When I saw one watch brand using concrete (and not in a let’s-sink-this-idea kind of way) I raised a mental eyebrow and moved on. When I read about Girard Perregaux using concrete, I sat down for a minute and wondered whether this was the beginning of some highly unexpected micro-trend, or just a bizarre coincidence.
I guess it remains to be seen whether they are just a lone duo in the watch wilderness, but the unexpectedness of it all meant that I thought that I should share, presuming that you have not come across them already. These are two brands that are clearly quite far apart on the horological spectrum, yet a combination of cement and water have brought them together, so to speak.
The first to come to my notice was the brand Dzmitry Samal, who has taken a self-described architectural slant to designing colourful and strongly geometric watches with cases and dials made of concrete. Why concrete? He believes it to be an honest and robust material to work with, and that they represent the urban landscape.
The watches come in two bullhead case designs, both 42mm, with the inner part of the case in stainless steel. They feature raised bezels and are water resistant to 50m. These are fashion watches, and the movement seems to be of little consequence to the designer (they’re quartz). However, it’s a chronograph movement but, for some reason, the chronograph function isn’t all clearly indicated on the dial, and with no indices, not terribly functional.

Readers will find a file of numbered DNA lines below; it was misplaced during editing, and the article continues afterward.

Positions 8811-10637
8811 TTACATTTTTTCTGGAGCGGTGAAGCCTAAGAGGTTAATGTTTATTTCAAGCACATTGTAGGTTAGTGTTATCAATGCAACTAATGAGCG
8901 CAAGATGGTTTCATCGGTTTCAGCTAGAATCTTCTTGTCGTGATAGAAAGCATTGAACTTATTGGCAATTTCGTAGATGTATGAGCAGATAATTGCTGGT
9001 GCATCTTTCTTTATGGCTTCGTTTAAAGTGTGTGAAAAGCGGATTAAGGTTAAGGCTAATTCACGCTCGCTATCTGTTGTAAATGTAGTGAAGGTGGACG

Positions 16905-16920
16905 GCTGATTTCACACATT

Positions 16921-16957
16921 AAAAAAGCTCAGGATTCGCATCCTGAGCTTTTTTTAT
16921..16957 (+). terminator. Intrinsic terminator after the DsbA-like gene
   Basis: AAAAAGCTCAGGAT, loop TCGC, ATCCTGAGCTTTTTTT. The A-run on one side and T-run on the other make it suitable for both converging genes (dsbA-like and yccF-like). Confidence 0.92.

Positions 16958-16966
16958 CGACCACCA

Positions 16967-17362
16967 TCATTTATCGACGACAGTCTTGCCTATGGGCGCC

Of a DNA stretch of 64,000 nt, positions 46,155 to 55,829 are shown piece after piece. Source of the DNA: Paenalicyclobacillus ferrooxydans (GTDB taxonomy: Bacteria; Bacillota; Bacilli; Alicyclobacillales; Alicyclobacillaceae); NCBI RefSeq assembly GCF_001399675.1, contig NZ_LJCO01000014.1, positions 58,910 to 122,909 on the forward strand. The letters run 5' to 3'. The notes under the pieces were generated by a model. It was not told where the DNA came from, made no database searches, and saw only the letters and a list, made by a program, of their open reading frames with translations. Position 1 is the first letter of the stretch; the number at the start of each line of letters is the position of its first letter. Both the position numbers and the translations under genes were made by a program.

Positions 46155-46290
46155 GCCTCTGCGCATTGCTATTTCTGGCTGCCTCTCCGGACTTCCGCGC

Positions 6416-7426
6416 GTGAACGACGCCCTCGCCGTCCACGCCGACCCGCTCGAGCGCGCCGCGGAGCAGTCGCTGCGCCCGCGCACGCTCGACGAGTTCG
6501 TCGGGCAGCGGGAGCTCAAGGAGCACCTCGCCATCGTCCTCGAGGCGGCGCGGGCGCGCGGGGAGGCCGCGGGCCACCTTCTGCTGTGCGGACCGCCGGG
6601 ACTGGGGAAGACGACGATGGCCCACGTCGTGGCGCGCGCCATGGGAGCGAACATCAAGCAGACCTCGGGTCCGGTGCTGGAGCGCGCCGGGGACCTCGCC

Limited to 100 pieces each, they come in eight designs that are inspired by maps, buildings and blueprints. They are available only through pre-order, with an estimated delivery time of late November 2012. They are priced between 980-1240 Euros and some designs have already sold out.
The concrete and architecture theme continues with the second offering, from the rather different house of Girard-Perregaux. To commemorate Le Corbusier, born in Girard-Perreguax’s home town of Le Chaux-d-Fond as Charles-Edouard Jeanneret, they have created a trio of watches in the square Vintage 1945 case.
Each of the three watches will be limited to five pieces, and one of the trio has a concrete dial – the Le Corbusier Vintage 1945 Marseilles. It is inspired by the twelve story Cité Radieuse (Radiant City) project in Marseille that was one of his most significant buildings, constructed from rough-case reinforced concrete and housing 1,600 residents. Girard-Perregaux say that the dial requires three days to pour, dry and hand finish. It is a 36.20 x 35.25mm stainless steel case and contains the automatic GP3300-0078 calibre with a forty six hour power reserve and will cost $31,900.
The other two watches in the trio are the Le Corbusier La Chaux-de-Fonds and Le Corbusier Paris, featuring a dial inlaid with mother of pearl and a hand engraved steel dial, respectively. In return for the rights to reproduce Le Corbusier’s designs, Girard-Perregaux have made a donation to the Fondation Le Corbusier to help restore Villa Le Lac in Corseaux, Switzerland, and to the Association Maison Blanche for the ongoing preservation and maintenance of the Maison Jeanneret-Perret in La-Chaux-de-Fonds.
So … concrete in watches – an idea worth keeping, or sinking?